I just bought a Black Goldline, should get it in this week. Hope it lives up to expectations!
Just be aware that “lifetime warranty” and such may not mean as much as it sounds for these basically 1-man companies run by out of shape older guys. At least the Japanese analog masters often live and work into their 90s :-P
My assumption was that all Urushi's are ''painted Rosewoods''.
This would mean the same generator but different ''lacquer'' which
would provide slightly different timbre in order to satisfy different personal tastes. My own experience is comparison between
Rosewood Signature and Urushi Blue. Curious because of ''the
 same generator'' assumption I was much more impressed with
the Blue than Rosewood. Not sure what to think about ''different
painting'' in the context of sound but I have never heard any other
Urushi and only know that ''our Lew'' is also very satisfy with his
Urushi. Ergo ''consensus between two members in our forum''
should be sufficient for the ''argument'' that those ''lacquers'' have
some influence. 

Koetsu's may vary a little one to another even of the same model. then there is the set up and toenarms used. The paint used has absolutely no influence on the sound. 
Mulveling is right! I did not know this but the Vermillion has a different coil and is lower output so the phono amp is going to have to be a very quiet one or an SUT will have to be used. It might be a little more detailed due to the lighter coil but might not be a punchy for rock and roll.
Andy, you can add weight to your tonearm and it will work but you will never have the best bass a Koetsu can produce because you have a unipivot arm. These arms work better with more compliant cartridges. I can highly recommend the Ortofon Windfeld Ti cartridge. It will track anything and is a great rocker. It is about the same price as the Koetsu and should not require adding any weight to your arm. There are also cartridges from Clearaudio and Lyra that would work although Lyra recommends against using unipivot arms with their cartridges.
So, as I suggested, one of the Urushi models, the Vermillion apparently, has a different coil from the others.  Thanks to whoever brought that fact out.  As to Mijo's blanket statement that the paint has "absolutely no influence" on the sound, that is conceivable but so far only one man's opinion, although stated as a fact.  However, you can find persons who say otherwise.  I would say that Urushi's do sound quite different from Rosewoods, based on 20 years of internet testimony from many different sources; the Urushi is said to have a wider subjective frequency response, better bass and more extended highs, compared to the base Rosewood, and there are other physical differences between the two types, besides lacquer vs no lacquer (or clear lacquer which might be the outer finish on the Rosewood).  Rosewood Signature or Platinum might be another kettle of fish.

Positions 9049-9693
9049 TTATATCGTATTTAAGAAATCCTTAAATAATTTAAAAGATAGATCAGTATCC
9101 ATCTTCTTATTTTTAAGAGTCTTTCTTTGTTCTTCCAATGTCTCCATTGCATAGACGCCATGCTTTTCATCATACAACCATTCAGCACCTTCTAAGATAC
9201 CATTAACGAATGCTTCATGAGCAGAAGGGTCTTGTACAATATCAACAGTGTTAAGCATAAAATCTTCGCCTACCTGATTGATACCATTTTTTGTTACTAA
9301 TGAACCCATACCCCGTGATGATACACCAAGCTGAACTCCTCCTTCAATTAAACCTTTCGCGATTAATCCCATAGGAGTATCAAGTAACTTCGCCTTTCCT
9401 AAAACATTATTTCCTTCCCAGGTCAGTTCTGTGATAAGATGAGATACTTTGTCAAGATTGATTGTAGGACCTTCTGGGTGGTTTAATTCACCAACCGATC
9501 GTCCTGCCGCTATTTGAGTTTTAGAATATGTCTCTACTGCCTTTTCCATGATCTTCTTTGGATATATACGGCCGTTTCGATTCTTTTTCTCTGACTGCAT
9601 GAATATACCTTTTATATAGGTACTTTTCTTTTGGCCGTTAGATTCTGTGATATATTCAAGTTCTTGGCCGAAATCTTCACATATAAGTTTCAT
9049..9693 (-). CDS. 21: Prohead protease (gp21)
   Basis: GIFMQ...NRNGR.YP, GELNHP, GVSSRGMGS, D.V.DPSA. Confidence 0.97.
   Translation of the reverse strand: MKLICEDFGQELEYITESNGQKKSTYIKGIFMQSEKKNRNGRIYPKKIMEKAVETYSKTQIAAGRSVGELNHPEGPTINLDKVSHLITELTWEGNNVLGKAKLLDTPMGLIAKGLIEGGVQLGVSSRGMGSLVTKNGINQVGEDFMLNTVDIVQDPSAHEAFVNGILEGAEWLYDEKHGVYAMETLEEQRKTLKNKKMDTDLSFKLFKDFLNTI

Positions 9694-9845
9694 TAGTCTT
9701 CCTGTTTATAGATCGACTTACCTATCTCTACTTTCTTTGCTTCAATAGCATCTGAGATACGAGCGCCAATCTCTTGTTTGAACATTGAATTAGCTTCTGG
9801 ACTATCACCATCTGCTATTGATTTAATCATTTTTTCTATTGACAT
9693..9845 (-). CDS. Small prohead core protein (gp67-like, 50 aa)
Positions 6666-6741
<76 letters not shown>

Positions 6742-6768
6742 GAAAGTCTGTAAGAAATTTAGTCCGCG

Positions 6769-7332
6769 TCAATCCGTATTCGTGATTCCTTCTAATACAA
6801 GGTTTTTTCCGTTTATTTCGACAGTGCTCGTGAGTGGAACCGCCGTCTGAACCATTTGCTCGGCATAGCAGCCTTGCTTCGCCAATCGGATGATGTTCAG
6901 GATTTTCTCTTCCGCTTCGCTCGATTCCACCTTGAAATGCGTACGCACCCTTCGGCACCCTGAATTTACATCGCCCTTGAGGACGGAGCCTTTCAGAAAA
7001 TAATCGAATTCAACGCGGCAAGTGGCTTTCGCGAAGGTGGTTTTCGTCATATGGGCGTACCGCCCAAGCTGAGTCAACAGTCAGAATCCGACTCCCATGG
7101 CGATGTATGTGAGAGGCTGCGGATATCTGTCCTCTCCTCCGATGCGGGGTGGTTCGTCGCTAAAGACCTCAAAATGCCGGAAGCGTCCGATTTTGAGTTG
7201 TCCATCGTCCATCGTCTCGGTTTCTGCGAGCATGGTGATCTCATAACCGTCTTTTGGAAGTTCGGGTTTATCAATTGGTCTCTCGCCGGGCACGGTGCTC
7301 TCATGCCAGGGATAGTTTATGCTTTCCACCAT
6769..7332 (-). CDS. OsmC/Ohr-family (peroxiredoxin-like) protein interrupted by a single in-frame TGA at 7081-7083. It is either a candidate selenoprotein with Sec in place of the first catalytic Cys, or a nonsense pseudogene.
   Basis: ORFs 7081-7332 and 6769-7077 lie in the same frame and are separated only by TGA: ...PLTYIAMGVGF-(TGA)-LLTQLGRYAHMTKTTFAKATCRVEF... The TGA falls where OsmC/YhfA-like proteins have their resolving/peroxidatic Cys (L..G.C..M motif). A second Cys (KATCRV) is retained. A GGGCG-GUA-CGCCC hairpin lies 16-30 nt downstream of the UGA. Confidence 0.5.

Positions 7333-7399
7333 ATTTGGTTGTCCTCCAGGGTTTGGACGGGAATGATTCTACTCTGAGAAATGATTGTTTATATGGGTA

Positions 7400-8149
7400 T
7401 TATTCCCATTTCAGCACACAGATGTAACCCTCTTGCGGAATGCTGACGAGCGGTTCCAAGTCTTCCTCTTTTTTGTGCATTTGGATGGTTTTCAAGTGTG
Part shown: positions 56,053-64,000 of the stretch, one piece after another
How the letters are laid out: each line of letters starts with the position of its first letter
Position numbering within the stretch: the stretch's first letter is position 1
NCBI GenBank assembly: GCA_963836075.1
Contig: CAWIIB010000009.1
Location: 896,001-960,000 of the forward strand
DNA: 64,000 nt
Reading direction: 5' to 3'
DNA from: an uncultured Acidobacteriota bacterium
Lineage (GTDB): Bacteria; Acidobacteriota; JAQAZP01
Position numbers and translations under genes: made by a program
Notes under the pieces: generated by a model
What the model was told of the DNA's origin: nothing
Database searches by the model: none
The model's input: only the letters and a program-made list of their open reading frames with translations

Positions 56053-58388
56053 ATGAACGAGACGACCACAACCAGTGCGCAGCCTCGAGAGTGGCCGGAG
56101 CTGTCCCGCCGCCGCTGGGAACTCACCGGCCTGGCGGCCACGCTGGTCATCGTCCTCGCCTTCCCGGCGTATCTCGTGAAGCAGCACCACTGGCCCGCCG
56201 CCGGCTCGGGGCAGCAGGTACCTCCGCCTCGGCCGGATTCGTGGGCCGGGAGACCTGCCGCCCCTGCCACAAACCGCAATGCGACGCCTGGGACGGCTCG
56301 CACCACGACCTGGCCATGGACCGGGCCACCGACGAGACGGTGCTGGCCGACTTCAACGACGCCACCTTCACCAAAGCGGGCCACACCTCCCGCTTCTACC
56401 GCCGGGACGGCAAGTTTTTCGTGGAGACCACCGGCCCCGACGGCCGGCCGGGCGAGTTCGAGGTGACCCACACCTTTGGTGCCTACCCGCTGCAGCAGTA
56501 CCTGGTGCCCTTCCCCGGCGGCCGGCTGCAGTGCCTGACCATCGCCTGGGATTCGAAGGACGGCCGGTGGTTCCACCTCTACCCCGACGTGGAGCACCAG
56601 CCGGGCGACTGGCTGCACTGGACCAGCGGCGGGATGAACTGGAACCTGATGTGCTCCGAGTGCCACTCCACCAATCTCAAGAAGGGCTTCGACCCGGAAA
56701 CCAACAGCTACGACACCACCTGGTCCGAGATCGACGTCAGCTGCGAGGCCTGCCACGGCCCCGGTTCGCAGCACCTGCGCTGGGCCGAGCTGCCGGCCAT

Well the differences in Koetsu builds are always shrouded in a bit of mystery. I don’t have any experience with any Urushis or the Black, but I do have experience with the RSP and a number of stone bodies. The differences in stones like Jade vs. Onyx are pretty subtle and hard to even describe. The magnet type (Platinum vs. Alnico - I have the Alnico from an older Onyx Gold/Signature I had rebuilt) has a much bigger sonic impact. The Alnico magnet also has double the output level. The cantilever, diamond vs boron also has a much bigger sonic impact - the DC increases detail, clarity and dynamics without any obvious downside. The RSP (it has a clear lacquer, which I believe is missing from the lower Rosewood models) has less bass impact and power vs. the stone-body platinums, but the magnitude of this body difference’s impact is certainly less than that of magnet type or cantilever. And then you have the top-range Coralstone and Blue Lace stone models, which even with boron cantilevers seem to be a little "better" than the lower-ranked stones somehow, but it’s hard to say if this is due to being granted the "best" hand selected motors, and/or possibly getting slightly larger magnets (they seem a little bit higher in output, too) - no idea for sure, though.

In picking Urushis, the big choice is Vermillion vs. anything else. Again, I’d advise a proper SUT for the Vermillion (I like SUT’s with all Koetsus anyways, but that 0.2mV output will be especially tough without a SUT - and the Hashimoto HM-7 are fantastic with Koetsu, highly recommended). If you choose the non-Vermillion Urushis, just pick a look that pleases you! I think all the Urushis are beauties, and I'd love to try one someday. Probably would not be a Vermillion though, because even with a good SUT noise floor can creep in at that level.
In fact everybody is talking, but no one knows really how a vermillion sounds.....
Just curious, why Koetsu is so expensive, what is the technical advantages? I remember Garrott brothers, who rebuild them and retipped them for the clients, often commented about poor build quality of those cartridges (made at that time by Sugano-San himself). Now it's not even Sugano-San ...  

Even lower model are extremely expensive compared to many great cartridges with reputation. 

I have never owned any of them, but i wish to know 
Mulveling, The Rosewood Signature Platinum weights 3 to 4 grams less than a stone bodied cartridge and requires a heavier tonearm to get the same bass impact. Bass and "impact" are the two most sensitive characteristics of a cartridge, the easiest to mess up. Resonance tuning is a real issue here. I think a lot of people miss out on it because most systems just do not go down that low. Not trying to insult anyone but it is hard and expensive to get a speaker/room to go below 40 Hz effectively. I had to build my own house to get it right. Anyway, the RSP bops just fine if you get that resonance frequency down under 10 Hz. I have never compared it directly to a stone bodied unit but the motors are the same and the only real difference is the mass of the cartridge which can be compensated for. Trying to put a stone bodied Koetsu in an arm as heavy as the 4 point 14 would be asking for it. The arm would go airborne with the first warp. I believe the stone bodies came along to make the cartridges perform better in the lighter tonearms that most of us use which are compatible with the majority of cartridges that are of medium compliance.